O Virgin of Small Plains, de Nancy Pickard, é mais um romance candidato aos Prémios Edgar de 2007.
Numa fria manhã do Inverno de 1987, em Small Plains, no Kansas, Rex Shellenberger, um rapaz de 18 anos encontra o corpo de uma jovem nas terras de pastagem do seu pai. O corpo estava nú, congelado e a sua pele era tão branca como a neve que lhe servia de cama. Mesmo morta parecia-lhe a rapariga mais bela do mundo.
Após o seu enterro, começaram a surgir alguns fenómenos que afectaram positivamente a vida dos que visitavam o seu túmulo. Estes milagres, iniciaram como um culto à volta da chamada “Virgin of Small Plains”.
Dezassete anos depois regressa à terra Mitch Newquist, que desaparecera precisamente na noite em que a jovem morrera. Porque razãoé desapareceu nessa noite e será que teve algum envolvimento na morte da jovem
January 23, 2004
Abby Reynolds braked her truck on the icy highway, startled by what she imagined she saw off to the side of the road. That can’t be, she thought, as she squinted into the snow, trying to see more clearly. When the wind blew an opening in the blizzard, Abby realized that it was not a hallucination. It was not an impossible illusion sketched on the early morning air by the gusting snow. It was . . . good grief! . . . it was Nadine Newquist in a bathrobe, surrounded by swirling white, struggling through drifts on the old cemetery road, as if she were determined to visit a particular grave on this particular morning.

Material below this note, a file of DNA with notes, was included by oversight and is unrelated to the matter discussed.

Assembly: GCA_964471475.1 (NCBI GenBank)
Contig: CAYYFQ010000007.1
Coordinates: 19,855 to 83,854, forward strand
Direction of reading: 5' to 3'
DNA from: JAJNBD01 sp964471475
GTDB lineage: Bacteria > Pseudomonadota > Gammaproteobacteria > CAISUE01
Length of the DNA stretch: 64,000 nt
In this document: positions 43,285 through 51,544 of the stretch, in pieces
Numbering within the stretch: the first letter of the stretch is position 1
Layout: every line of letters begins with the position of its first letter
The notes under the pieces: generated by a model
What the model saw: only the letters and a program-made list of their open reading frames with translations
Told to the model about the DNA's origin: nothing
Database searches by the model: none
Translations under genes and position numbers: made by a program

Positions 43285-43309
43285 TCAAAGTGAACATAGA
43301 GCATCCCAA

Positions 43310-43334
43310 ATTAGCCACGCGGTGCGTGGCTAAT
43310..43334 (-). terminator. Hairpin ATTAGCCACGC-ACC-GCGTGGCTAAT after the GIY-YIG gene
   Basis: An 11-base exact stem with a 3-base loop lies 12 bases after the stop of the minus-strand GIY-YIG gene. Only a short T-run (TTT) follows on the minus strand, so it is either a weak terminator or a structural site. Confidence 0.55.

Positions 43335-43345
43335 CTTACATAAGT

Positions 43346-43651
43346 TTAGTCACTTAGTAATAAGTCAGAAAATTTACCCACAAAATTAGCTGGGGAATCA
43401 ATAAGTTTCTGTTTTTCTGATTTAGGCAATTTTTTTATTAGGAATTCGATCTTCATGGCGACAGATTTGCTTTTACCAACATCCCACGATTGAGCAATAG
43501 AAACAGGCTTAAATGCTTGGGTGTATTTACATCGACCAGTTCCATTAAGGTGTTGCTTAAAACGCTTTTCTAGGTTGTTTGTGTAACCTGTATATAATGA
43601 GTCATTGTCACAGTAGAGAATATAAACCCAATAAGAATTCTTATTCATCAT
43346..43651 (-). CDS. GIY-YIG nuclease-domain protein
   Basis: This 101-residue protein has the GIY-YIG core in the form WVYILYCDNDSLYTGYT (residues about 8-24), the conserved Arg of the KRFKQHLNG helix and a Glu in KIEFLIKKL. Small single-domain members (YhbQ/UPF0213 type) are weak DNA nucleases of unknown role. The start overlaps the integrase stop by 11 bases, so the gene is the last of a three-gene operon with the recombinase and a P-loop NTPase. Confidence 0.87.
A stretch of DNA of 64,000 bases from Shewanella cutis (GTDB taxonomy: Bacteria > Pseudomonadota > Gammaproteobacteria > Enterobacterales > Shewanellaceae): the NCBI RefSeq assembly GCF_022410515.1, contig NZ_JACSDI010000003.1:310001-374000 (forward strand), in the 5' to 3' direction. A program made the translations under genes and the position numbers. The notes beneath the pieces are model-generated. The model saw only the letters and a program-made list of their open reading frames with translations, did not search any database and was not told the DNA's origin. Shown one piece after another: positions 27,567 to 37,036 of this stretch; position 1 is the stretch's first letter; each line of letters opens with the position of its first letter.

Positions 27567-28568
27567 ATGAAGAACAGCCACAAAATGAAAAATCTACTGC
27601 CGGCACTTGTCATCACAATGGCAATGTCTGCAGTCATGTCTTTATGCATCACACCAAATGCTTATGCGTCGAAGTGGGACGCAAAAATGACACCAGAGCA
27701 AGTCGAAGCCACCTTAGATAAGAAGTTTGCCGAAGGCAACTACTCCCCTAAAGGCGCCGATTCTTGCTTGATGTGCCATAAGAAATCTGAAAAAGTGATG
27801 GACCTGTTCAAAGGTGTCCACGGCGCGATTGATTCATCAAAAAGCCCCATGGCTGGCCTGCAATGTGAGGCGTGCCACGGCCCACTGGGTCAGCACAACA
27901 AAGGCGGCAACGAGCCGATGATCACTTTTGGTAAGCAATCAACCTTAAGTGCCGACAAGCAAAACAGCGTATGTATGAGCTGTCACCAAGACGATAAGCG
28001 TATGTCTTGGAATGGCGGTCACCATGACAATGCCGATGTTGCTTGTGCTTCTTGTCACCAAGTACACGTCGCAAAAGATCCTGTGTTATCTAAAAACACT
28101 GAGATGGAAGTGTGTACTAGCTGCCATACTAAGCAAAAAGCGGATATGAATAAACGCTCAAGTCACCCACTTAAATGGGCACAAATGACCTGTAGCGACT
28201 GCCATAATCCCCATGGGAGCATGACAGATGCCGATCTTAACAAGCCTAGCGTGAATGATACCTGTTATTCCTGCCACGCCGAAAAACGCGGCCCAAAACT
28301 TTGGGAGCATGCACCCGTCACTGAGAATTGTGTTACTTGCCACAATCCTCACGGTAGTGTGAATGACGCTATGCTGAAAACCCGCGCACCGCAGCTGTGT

My God! It was Nadine: the judge’s wife, Mitch’s mom, Abby’s own late mother’s lifelong friend. It really was Nadine, a woman who was sixty-three years old and speeding toward early Alzheimer’s at about the same rate that Abby’s pickup truck was sliding sideways on Highway 177.
What the hell was Nadine doing out there?
She was all by herself, in a bathrobe, for God’s sake, in a blizzard . .
Abby pumped her brakes with a light touch of her foot, didn’t slam on them like a fool, but her truck started to spin anyway, going round and round on the two-lane blacktop like a two-ton skater on ice.
She let her steering wheel alone, waiting for it to stop spinning before she touched it again. Coffee sloshed out of her lidless thermal cup in its holder by her knee; the smell of it filled the cab of her truck. She could still taste her last sip of it, along with the fruit and cereal she’d had for breakfast—all of which was now threatening to come back up her throat.